Ramadan kicks off in much of Asia, a day after most of the Middle East

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A Muslim woman walks in front of Putra Mosque during sunset ahead of the holy fasting month of Ramadan in Putrajaya, Malaysia, on March 11. (AP)

JAKARTA, Indonesia, March 12, (AP): The Muslim holy month of Ramadan, when the faithful fast from dawn to dusk, began at sunrise Tuesday in much of Asia, a day after many Muslims in the Middle East began their fasts.
In the Muslim lunar calendar, months begin only when the new moon is sighted, which can lead to variations of a day or two.
Middle Eastern nations including Saudi Arabia, Egypt, Syria, Sudan and the United Arab Emirates declared the month would begin early Monday, but in the Asia-Pacific countries including Australia, Brunei, Indonesia, Malaysia and Singapore began Ramadan on Tuesday after failing to see the crescent moon the previous night. India, Pakistan and Bangladesh also began Ramadan on Tuesday, as did Iran and Jordan.
During Ramadan, Muslims refrain from eating, drinking, smoking from sunrise until sunset. Even a tiny sip of water or a puff of smoke is enough to invalidate the fast. At night, family and friends gather and feast in a festive atmosphere.
The fasting is aimed at bringing the faithful closer to God and reminding them of the suffering of the poor. Muslims are expected to strictly observe daily prayers and engage in heightened religious contemplation. They are also urged to refrain from gossip, fighting or cursing during the holy month.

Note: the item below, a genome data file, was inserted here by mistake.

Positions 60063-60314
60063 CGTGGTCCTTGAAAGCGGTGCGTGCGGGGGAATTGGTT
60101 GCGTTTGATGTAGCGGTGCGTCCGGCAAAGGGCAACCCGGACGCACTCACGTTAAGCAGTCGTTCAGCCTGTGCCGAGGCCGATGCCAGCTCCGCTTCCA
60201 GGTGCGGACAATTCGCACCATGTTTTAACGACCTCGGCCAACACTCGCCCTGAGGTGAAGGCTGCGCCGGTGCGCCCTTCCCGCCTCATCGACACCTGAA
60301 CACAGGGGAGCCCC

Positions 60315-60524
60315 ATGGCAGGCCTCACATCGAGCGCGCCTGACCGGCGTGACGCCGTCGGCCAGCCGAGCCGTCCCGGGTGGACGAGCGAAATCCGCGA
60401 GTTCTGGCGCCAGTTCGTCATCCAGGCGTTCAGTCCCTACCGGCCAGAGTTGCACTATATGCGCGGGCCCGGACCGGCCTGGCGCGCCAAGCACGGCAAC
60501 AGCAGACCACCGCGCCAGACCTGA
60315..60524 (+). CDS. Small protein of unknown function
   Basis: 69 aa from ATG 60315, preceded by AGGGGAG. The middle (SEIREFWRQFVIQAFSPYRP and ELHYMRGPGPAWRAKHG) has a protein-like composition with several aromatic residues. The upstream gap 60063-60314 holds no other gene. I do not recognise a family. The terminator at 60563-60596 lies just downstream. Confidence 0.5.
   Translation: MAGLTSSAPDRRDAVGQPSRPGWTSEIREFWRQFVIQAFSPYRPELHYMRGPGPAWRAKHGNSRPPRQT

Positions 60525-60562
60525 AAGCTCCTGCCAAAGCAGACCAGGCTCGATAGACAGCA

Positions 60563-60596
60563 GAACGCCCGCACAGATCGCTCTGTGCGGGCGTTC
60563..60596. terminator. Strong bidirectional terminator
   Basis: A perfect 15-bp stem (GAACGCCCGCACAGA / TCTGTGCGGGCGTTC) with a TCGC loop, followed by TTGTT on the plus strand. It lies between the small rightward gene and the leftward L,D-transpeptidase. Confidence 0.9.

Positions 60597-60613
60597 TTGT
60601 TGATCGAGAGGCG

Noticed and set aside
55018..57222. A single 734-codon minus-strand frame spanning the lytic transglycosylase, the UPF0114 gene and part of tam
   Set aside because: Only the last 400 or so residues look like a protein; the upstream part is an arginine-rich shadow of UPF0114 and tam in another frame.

In Indonesia, where 90% of the population of 277 million practice Islam, celebrations ranged from colorful torchlight parades, to cleaning family graves, to preparing food for pre-dawn breakfasts and elaborate post-sundown meals known as “iftars.” Each region in the archipelago nation has its own way to mark the start of Ramadan.
The government set the start of the holiday for Tuesday after teams from more than 100 regions failed to sight the new moon Sunday. Religious Affairs Minister Yaqut Cholil Qoumas announced the timing late Sunday evening.
Mosques flooded with devotees offering the evening prayers known as “tarawih” on Monday night. In Jakarta’s Istiqlal Grand Mosque, the largest in Southeast Asia, tens of thousands of worshippers crammed together shoulder-to-shoulder.
It’s also an exciting time for business. Hotels, restaurants and cafes all prepare special Ramadan promotions, shoppers to flock shopping centers for new clothes and home decorations for the holiday of Eid al-Fitr, which marks the end of Ramadan.

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